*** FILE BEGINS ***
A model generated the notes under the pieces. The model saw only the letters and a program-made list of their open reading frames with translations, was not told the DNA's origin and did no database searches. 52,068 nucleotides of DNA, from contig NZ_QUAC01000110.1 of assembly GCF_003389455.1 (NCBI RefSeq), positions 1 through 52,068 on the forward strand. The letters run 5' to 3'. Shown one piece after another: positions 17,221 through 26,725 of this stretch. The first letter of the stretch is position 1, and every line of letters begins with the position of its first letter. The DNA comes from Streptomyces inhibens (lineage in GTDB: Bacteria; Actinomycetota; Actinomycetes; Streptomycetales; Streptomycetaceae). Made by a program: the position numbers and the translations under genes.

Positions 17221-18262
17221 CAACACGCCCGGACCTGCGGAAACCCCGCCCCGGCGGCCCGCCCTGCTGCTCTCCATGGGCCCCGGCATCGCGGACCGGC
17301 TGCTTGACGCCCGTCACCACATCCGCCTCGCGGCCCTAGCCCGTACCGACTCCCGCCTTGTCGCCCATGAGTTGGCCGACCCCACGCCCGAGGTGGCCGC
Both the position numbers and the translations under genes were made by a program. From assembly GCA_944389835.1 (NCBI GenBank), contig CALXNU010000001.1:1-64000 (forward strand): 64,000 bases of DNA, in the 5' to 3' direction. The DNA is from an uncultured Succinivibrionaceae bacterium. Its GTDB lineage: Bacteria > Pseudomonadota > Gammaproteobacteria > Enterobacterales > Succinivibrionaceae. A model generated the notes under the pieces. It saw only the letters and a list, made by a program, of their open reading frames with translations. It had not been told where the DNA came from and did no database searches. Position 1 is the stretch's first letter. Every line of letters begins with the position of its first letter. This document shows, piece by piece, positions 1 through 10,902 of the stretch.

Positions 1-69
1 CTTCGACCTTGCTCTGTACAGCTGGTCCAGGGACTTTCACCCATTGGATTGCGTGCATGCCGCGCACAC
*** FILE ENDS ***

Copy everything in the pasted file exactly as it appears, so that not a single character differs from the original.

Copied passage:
A model generated the notes under the pieces. The model saw only the letters and a program-made list of their open reading frames with translations, was not told the DNA's origin and did no database searches. 52,068 nucleotides of DNA, from contig NZ_QUAC01000110.1 of assembly GCF_003389455.1 (NCBI RefSeq), positions 1 through 52,068 on the forward strand. The letters run 5' to 3'. Shown one piece after another: positions 17,221 through 26,725 of this stretch. The first letter of the stretch is position 1, and every line of letters begins with the position of its first letter. The DNA comes from Streptomyces inhibens (lineage in GTDB: Bacteria; Actinomycetota; Actinomycetes; Streptomycetales; Streptomycetaceae). Made by a program: the position numbers and the translations under genes.

Positions 17221-18262
17221 CAACACGCCCGGACCTGCGGAAACCCCGCCCCGGCGGCCCGCCCTGCTGCTCTCCATGGGCCCCGGCATCGCGGACCGGC
17301 TGCTTGACGCCCGTCACCACATCCGCCTCGCGGCCCTAGCCCGTACCGACTCCCGCCTTGTCGCCCATGAGTTGGCCGACCCCACGCCCGAGGTGGCCGC
Both the position numbers and the translations under genes were made by a program. From assembly GCA_944389835.1 (NCBI GenBank), contig CALXNU010000001.1:1-64000 (forward strand): 64,000 bases of DNA, in the 5' to 3' direction. The DNA is from an uncultured Succinivibrionaceae bacterium. Its GTDB lineage: Bacteria > Pseudomonadota > Gammaproteobacteria > Enterobacterales > Succinivibrionaceae. A model generated the notes under the pieces. It saw only the letters and a list, made by a program, of their open reading frames with translations. It had not been told where the DNA came from and did no database searches. Position 1 is the stretch's first letter. Every line of letters begins with the position of its first letter. This document shows, piece by piece, positions 1 through 10,902 of the stretch.

Positions 1-69
1 CTTCGACCTTGCTCTGTACAGCTGGTCCAGGGACTTTCACCCATTGGATTGCGTGCATGCCGCGCACAC